The truth is that “giftedness” is irrelevant to K-12 educational decisions. What is relevant is whether the instruction a child receives is sufficiently rigorous to challenge that child. When that is not the case, there are many potential causes.

For instance, maybe a student possesses extremely high intelligence, is highly motivated, and works hard in the subject, or maybe she already learned the content at home. The reason behind the lack of a challenge isn’t as important as the match—or mismatch—between student readiness and classroom curriculum.

The traditional model of gifted education proceeds as follows: Identify “gifted” students, using one or more tests of intelligence, achievement, or creativity, and provide programming.

But why is the gifted label necessary to provide programming? Are we as a society able to challenge students appropriately only when we give them a label? If a student has mastered all of the content that is about to be presented, should the decision regarding how or whether to appropriately educate him in that subject area revolve around whether he has been labeled as gifted?

We believe the concept of giftedness is not necessary in order to reach the goal of challenging all learners.”

We believe the concept of giftedness is not necessary to reach the goal of challenging all learners. In place of the traditional model, we suggest an alternative process:

• Identify academic needs that are not being met by existing educational programming;

• Create or locate appropriate interventions for those needs; and

• Locate all students who have a need for or would benefit from those interventions.

This new process is intensely local. Teachers should ask: “Who is not being challenged in my math classroom today? Which students won’t learn anything new from next year’s science curriculum?” Every school has students who could do more if they were appropriately challenged.

Once these questions are answered, the next step is to determine the educational intervention necessary to ensure that the student learns something new. For example, an 8th grader who has mastered algebra may be considered on grade level according to some content standards. But if, overall, the school is far behind, the teacher is probably not focused on keeping that child challenged. This results in the kind of mismatch between academic readiness and curriculum that is the very reason that differentiated programming is needed.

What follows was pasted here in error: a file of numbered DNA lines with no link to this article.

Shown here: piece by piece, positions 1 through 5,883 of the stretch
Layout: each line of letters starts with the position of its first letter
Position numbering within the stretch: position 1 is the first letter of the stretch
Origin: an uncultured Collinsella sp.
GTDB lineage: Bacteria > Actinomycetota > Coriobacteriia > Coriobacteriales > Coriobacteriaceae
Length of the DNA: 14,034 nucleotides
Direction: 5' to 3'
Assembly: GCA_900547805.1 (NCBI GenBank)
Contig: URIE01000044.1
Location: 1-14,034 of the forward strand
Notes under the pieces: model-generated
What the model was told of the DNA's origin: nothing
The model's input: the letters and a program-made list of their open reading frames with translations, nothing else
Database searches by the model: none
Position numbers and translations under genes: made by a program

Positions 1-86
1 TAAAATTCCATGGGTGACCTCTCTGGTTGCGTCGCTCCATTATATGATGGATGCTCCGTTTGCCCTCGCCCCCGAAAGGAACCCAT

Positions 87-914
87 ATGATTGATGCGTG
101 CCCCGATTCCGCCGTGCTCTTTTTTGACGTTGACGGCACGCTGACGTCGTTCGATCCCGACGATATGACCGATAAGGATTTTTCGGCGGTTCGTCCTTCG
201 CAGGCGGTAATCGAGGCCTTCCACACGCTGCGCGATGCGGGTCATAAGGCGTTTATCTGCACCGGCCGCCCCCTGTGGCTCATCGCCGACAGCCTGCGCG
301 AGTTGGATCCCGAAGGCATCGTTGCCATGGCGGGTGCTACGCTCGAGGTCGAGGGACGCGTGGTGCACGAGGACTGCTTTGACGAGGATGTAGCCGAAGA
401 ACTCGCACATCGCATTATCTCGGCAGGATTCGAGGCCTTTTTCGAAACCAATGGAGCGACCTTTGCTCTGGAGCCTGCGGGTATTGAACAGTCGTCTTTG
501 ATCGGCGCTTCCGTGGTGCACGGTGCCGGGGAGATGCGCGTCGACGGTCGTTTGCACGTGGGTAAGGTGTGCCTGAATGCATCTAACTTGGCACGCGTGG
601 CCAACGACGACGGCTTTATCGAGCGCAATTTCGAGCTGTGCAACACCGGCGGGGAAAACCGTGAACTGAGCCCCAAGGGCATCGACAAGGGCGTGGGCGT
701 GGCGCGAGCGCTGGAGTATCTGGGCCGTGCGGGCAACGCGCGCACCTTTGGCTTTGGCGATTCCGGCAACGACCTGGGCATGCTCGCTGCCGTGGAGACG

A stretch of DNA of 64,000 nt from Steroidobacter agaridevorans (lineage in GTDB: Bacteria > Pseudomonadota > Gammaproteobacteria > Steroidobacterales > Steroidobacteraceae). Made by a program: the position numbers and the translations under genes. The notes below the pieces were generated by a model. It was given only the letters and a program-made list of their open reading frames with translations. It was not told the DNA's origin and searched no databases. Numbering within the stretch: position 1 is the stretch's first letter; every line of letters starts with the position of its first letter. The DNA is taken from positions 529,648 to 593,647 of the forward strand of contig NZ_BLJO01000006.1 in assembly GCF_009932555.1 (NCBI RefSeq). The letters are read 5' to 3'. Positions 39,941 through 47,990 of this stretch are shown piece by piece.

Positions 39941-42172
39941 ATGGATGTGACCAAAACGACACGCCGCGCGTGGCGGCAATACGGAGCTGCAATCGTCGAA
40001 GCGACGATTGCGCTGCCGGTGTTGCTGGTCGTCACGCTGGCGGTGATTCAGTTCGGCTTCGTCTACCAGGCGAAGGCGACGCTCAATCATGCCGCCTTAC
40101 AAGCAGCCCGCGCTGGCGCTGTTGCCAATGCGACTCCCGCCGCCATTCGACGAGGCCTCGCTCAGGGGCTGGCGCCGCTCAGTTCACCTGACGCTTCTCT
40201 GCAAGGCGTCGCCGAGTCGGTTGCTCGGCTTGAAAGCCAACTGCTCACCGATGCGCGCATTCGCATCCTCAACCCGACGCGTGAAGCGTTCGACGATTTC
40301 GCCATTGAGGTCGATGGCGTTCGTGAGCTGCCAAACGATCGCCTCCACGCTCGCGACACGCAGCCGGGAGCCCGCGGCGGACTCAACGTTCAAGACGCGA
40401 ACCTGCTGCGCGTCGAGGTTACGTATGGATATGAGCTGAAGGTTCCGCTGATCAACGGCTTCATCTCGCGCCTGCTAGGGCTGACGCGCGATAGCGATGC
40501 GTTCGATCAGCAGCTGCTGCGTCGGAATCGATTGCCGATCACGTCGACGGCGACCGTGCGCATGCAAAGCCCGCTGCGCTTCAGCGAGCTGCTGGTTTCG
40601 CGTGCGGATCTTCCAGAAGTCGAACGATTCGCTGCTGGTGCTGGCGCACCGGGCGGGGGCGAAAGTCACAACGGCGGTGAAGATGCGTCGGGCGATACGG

Schools need a program or policy so that administrators and teachers proactively consider such needs and put procedures in place to address them. This can be as simple as making age-based grade classifications more flexible, allowing for early entrance to kindergarten, or implementing policies that encourage teachers to plan lessons with differentiated content in mind.

Del Siegle, a former president of the National Association for Gifted Children, an organization we support, once said that all children deserve to learn something new every day. Students who are reading and writing at the college level should not be required to work on basic sentence structure. Those who are ready for calculus should not have to sit in an algebra class simply because that’s what most people their age are doing. Such practices undermine student motivation and result in little academic growth.

The time has come to create K-12 models that consider how to properly challenge all students who—at any point in time—are ready for more advanced curricula; not just those we deem “gifted” in some global, unchanging fashion divorced from the educational needs of the child. By focusing less on the child’s label and more on the child’s needs, we will better serve those students in our schools who are ready and hungry for greater academic challenges.

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A version of this article appeared in the April 16, 2014 edition of Education Week as Gifted Ed. Is Crucial, But the Label Isn’t